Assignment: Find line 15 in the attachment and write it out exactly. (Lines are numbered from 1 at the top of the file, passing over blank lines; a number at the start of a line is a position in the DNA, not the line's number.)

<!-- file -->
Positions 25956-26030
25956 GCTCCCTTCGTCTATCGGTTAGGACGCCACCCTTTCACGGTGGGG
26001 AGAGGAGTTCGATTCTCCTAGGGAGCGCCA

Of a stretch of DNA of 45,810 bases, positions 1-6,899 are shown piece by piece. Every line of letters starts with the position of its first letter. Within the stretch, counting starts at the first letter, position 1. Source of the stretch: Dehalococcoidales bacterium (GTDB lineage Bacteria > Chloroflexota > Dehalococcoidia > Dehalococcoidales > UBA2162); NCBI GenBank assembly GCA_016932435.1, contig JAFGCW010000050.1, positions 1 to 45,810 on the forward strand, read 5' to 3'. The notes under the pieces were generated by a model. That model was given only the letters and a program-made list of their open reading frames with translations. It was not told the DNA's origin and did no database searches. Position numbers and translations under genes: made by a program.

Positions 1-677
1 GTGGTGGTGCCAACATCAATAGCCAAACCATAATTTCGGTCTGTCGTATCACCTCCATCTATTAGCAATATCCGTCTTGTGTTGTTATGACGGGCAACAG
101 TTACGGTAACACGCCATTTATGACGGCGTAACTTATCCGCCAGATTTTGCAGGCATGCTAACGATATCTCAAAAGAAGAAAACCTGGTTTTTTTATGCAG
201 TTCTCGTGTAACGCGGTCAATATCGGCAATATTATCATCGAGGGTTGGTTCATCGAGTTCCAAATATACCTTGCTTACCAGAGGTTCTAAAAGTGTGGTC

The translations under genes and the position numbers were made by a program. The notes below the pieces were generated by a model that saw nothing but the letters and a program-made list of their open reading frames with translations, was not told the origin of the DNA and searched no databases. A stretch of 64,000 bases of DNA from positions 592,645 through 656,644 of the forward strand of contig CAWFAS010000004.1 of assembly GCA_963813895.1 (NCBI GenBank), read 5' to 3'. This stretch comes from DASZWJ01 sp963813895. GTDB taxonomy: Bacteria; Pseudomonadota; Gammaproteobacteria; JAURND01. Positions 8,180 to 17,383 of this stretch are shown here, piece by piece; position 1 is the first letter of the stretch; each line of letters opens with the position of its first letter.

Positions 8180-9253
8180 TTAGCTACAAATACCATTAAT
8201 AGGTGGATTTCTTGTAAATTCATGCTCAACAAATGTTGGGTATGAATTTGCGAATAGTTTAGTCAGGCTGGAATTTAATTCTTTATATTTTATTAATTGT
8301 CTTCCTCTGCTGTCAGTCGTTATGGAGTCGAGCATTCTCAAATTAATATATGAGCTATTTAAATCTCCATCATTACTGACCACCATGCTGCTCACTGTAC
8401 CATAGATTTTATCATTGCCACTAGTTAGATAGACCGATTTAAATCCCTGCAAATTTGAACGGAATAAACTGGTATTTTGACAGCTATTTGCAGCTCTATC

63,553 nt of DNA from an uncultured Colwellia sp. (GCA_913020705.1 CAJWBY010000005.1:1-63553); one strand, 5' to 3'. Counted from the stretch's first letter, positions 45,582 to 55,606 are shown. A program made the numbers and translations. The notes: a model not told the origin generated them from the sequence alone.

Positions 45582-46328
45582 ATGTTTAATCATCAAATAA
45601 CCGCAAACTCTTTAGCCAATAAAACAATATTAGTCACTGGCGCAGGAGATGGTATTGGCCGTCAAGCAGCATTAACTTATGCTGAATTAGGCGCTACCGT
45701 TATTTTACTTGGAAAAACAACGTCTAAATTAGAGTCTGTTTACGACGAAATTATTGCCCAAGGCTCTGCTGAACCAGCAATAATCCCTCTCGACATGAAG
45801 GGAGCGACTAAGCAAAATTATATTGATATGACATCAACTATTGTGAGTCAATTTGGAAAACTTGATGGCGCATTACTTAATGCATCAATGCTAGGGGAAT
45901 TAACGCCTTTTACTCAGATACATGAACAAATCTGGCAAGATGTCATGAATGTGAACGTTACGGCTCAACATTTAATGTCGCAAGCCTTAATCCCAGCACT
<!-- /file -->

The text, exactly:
63,553 nt of DNA from an uncultured Colwellia sp. (GCA_913020705.1 CAJWBY010000005.1:1-63553); one strand, 5' to 3'. Counted from the stretch's first letter, positions 45,582 to 55,606 are shown. A program made the numbers and translations. The notes: a model not told the origin generated them from the sequence alone.